So if you have routine tasks and you either find them yawningly boring or conversely you find them comfortably reassuring, then you are on the wrong track!  You are not going to be working at your best, and you need to change something!  This is what I found when I took a different approach to routine tasks and, as a result, my tips for approaching routine tasks creatively!

Pay attention

When you pay attention to routine tasks, and I mean pay attention to every process in the routine, you notice what works well and not so well.  It’s a bit like motoring the same route to work every day, hitting the same traffic jam, and then realising that hitting the traffic jam isn’t inevitable.  So my first tip is to pay attention to each part of the process.

Measure the impact

My second tip is to measure the impact of the routine task.  What is the outcome of repeating the routine task? Does the result justify the time spent doing the work?  Sometimes we do things for the wrong reason, but the minor gains do not justify the input.  For example, a common mistake is when companies send letters to charge nominal amounts or send standard letters rather than an email; these can cost lots more than the impact or outcome.

Use a fresh pair of eyes.

Look at each task as if you were looking through a fresh pair of eyes.   As a young admin assistant, I started working on routine functions in a large government office many years ago.  Every day the powers that be brought box loads of records over from the IT centre so that if the admin staff needed the documents, they were there.   This had been the routine for years.  No one had raised a query, nor was I trying to solve any problem; the whole routine just niggled me.  I went to my line manager and said to him.  “Instead of printing off every record and wasting all that paper, why is there not a system whereby if someone needs a record, they have to apply for it?”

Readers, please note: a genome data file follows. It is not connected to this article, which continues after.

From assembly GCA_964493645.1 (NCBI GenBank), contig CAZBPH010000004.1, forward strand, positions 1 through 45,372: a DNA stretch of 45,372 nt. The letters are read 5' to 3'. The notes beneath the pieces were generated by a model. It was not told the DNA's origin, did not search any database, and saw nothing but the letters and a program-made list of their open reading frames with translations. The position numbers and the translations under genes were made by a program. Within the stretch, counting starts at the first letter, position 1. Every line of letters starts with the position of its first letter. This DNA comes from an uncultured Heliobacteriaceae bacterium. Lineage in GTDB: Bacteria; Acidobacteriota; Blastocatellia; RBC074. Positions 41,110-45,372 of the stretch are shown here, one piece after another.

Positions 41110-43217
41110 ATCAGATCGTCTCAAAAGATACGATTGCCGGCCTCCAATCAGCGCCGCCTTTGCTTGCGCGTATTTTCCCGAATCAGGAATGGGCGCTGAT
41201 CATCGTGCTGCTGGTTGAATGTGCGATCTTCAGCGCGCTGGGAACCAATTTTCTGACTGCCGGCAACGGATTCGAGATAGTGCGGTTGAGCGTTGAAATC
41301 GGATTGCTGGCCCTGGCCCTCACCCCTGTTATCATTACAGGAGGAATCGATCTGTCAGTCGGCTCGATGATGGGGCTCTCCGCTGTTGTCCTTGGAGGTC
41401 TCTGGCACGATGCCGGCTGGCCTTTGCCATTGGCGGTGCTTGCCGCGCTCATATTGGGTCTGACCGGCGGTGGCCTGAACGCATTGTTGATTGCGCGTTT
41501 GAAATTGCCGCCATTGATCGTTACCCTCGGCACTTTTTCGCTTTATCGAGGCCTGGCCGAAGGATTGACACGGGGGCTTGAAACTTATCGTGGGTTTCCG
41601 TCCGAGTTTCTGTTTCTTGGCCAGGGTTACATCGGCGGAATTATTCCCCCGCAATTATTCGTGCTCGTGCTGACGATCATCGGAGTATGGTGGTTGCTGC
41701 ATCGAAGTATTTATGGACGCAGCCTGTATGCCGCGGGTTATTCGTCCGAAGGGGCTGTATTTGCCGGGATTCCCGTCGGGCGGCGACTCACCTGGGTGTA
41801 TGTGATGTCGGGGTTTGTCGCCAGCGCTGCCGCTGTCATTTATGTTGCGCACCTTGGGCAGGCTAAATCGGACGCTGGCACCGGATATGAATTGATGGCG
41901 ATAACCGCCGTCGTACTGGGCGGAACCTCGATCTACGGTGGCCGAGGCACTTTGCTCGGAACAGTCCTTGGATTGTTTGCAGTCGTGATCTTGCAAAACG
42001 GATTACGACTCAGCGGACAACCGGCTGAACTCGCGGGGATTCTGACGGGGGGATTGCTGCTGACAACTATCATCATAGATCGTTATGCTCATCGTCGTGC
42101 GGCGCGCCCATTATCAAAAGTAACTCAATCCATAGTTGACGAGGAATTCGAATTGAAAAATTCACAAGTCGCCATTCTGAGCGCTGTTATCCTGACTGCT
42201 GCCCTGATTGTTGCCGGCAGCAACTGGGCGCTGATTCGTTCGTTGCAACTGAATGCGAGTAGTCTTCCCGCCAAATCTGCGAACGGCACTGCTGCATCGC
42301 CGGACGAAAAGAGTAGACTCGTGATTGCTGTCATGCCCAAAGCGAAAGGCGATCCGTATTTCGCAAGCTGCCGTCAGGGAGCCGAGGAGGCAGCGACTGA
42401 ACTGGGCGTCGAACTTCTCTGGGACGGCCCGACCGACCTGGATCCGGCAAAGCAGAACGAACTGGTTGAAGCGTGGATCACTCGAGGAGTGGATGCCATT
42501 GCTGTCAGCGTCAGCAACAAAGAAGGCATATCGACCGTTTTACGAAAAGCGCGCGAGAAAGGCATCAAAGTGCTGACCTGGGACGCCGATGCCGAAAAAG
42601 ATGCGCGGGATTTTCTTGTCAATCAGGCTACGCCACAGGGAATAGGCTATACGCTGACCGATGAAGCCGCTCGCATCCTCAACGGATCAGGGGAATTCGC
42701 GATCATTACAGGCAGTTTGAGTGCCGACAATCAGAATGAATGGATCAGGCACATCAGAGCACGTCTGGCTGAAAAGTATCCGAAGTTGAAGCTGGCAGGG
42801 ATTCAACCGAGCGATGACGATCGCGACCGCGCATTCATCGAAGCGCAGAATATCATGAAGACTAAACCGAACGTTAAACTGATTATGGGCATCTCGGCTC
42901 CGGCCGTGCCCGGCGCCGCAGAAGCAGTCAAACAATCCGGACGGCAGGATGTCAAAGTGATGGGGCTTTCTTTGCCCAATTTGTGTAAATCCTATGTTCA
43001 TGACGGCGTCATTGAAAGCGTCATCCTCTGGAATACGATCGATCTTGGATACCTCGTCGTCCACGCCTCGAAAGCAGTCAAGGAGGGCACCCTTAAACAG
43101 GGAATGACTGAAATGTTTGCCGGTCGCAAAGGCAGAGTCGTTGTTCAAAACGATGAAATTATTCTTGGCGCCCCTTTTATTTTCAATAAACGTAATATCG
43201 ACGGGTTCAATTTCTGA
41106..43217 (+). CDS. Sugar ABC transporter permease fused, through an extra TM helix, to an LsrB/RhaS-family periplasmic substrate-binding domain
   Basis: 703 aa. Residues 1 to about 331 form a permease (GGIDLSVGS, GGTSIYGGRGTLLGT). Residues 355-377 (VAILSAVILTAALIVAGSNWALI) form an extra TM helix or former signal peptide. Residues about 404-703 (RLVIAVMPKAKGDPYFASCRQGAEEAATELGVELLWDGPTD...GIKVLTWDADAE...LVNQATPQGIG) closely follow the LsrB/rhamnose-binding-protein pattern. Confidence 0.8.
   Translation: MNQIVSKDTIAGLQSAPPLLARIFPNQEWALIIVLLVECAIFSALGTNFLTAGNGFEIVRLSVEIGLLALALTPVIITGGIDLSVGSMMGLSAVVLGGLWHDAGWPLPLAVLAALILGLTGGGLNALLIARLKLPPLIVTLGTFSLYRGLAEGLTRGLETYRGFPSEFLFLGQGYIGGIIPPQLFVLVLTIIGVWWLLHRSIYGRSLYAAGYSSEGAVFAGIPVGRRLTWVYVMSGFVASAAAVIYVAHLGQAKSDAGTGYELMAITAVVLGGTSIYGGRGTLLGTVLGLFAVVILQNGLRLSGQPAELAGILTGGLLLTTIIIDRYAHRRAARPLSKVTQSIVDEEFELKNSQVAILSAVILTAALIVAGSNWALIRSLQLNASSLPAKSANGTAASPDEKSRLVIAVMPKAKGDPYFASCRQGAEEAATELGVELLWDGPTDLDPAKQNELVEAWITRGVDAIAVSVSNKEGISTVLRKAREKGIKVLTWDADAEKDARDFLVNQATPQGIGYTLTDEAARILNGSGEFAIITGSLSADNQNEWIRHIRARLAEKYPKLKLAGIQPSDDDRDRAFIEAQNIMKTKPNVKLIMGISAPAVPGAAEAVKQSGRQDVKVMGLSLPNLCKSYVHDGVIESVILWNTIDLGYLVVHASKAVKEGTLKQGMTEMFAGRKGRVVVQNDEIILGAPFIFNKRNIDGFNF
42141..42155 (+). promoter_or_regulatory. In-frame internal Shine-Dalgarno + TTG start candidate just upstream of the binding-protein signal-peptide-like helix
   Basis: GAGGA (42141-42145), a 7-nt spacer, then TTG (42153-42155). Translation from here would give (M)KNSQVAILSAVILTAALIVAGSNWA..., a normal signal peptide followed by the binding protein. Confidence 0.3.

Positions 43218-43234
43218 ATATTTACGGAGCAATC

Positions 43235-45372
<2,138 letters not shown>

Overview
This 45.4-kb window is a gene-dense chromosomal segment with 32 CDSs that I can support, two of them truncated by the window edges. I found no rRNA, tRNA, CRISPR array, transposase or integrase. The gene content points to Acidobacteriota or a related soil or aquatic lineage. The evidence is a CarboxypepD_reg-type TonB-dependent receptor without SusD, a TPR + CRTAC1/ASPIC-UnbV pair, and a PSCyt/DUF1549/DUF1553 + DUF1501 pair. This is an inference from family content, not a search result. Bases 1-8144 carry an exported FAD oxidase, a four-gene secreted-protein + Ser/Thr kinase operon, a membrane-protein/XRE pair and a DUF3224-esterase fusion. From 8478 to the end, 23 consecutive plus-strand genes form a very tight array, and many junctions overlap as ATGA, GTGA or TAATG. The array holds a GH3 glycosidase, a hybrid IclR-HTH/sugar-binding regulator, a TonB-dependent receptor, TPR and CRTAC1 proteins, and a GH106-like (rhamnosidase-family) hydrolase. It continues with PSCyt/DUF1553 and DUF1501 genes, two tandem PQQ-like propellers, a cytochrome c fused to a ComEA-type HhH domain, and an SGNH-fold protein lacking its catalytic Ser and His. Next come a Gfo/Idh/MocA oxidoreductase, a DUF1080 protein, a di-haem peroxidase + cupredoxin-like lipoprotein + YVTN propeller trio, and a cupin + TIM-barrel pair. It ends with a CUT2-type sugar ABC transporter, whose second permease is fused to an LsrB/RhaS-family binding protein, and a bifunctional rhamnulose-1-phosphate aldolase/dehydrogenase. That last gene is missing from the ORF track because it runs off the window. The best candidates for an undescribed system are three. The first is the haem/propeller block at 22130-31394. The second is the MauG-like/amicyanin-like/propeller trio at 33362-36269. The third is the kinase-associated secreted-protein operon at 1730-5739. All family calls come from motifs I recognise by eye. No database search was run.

It was Simple!  Well, yes, but everyone in that office was in their comfort zone, and routine was king.   A few days later, there was a flurry of activity. I was taken into the “big bosses” office and told that they were changing the system and it would mean millions of fewer records printed off each year, and I was thanked and asked if I had any other ideas.  Honestly!  Boy, in later years did I wish they’d had a compensation based staff suggestions box!  You and I both know it wasn’t rocket science, and it really wouldn’t happen today, but you get the principle.  A fresh pair of eyes is my third tip.

Challenge the status quo

Tip number four is to challenge the status quo.  When Hannah and I were preparing for her two weeks off over the Christmas break, we took several routine tasks and where we could.  It’s a bit like that syndrome, where you work week in and week out with a slight backlog, but you can catch up and clear your desk when you are off on vacation from work.  Well, we had some wins like that.  Of course, now Christmas is over, we are replicating those steps we took in that situation because not only did we significantly speed up the process, but our results were equally as good with a more efficient routine.

Be consistent

And my final tip is: Understand the absolute power of consistent, small, but efficient routine tasks in your business.  Setting up and refining systems have become a bit of a motto in our office. It’s become quite enjoyable because we know that if we do things regularly, consistently, and efficiently, massive results are possible.  Too often, it’s easy to be erratic with routine stuff, especially for small businesses, and priorities have to be juggled.

Do you take a creative approach to routine work?  Do you have any other tips to get the most out of your routine tasks?